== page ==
The NPS-HPL aims to ensure highly productive land is protected for use in land-based primary production, both now and for future generations. It came into effect in October 2022. The NPS-HPL provides requirements and guidance to Councils on how to map and zone highly productive land and manage the subdivision, use and development of this land as a non-renewable resource.
The NPS-HPL is very prescriptive and this poses a lot of challenges for both Councils and for the food and fibre sector across New Zealand. Highly productive land will need to be mapped in regional policy statements within three years of the NPS-HPL coming into effect. Plan changes to district plans to give effect to the NPS-HPL (amendments to objectives, policies and rules) are required no later than two years after maps of highly productive land in the relevant regional policy statement become operative. In the meantime, the NPS-HPL must be considered for any resource consent applications as a higher order policy document. Watch this space for how this one plays out. You can find out more about the NPS-HPL on the MfE website: https://environment.govt.nz/acts-and-regulations/national-policy-statements/national-policy-statement-highly-productive-land/Freshwater Farm Plans (FW-FPs) - regulations now gazetted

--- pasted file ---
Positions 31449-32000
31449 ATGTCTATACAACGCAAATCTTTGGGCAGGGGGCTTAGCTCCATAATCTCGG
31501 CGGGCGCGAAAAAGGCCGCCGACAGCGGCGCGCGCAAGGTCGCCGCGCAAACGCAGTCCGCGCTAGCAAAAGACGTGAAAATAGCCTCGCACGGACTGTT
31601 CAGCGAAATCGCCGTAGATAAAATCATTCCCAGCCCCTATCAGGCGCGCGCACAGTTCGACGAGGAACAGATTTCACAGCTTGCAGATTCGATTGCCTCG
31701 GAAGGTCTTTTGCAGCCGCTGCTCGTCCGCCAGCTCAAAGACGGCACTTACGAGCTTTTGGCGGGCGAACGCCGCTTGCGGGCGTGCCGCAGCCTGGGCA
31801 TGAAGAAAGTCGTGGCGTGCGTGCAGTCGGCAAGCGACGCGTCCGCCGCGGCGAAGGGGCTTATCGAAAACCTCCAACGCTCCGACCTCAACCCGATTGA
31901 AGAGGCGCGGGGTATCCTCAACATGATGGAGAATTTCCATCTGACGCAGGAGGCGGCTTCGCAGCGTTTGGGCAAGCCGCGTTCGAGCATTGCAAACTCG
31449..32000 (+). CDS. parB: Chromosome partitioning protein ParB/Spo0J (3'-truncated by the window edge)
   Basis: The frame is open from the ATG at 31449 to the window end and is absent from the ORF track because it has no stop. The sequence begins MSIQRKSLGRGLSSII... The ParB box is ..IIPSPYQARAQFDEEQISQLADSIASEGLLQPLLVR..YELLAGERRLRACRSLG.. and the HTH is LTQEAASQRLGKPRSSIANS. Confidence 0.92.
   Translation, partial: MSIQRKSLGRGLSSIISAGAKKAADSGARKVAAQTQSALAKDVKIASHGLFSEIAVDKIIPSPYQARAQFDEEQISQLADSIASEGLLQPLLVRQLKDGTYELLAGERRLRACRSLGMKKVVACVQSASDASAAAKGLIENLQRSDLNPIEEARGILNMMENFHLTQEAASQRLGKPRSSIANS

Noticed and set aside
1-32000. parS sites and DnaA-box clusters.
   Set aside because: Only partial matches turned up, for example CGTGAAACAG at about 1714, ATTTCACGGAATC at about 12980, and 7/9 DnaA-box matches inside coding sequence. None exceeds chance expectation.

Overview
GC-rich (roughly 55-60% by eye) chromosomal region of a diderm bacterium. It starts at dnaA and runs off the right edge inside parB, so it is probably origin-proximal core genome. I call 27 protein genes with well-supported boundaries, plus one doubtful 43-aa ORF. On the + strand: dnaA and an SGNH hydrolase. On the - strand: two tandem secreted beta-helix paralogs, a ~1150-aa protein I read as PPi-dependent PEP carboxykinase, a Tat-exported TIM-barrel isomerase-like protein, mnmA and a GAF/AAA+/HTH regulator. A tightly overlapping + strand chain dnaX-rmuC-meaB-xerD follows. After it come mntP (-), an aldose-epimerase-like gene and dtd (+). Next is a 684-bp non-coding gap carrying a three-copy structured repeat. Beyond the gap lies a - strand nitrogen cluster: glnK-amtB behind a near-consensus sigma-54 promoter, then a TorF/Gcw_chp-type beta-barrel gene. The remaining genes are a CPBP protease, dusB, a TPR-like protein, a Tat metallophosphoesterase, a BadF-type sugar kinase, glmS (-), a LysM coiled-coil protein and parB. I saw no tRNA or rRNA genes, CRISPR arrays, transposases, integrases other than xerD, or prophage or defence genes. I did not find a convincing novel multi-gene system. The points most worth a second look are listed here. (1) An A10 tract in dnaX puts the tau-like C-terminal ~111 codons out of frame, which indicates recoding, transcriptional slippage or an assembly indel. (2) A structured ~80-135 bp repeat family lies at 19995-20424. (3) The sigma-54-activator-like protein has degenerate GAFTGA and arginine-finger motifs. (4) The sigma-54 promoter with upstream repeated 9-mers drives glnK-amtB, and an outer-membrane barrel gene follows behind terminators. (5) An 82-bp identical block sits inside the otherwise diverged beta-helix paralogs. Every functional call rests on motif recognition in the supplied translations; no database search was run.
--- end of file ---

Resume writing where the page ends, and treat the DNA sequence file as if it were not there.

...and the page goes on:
The final version of the FW-FP regulations have now been published by the Government and will come into effect over the next 18 months across New Zealand. Waikato and Southland are the first regions where the regulations will be ‘switched on’ from 1 August. You can find out more information on the MfE website: Freshwater farm plans | Ministry for the Environment
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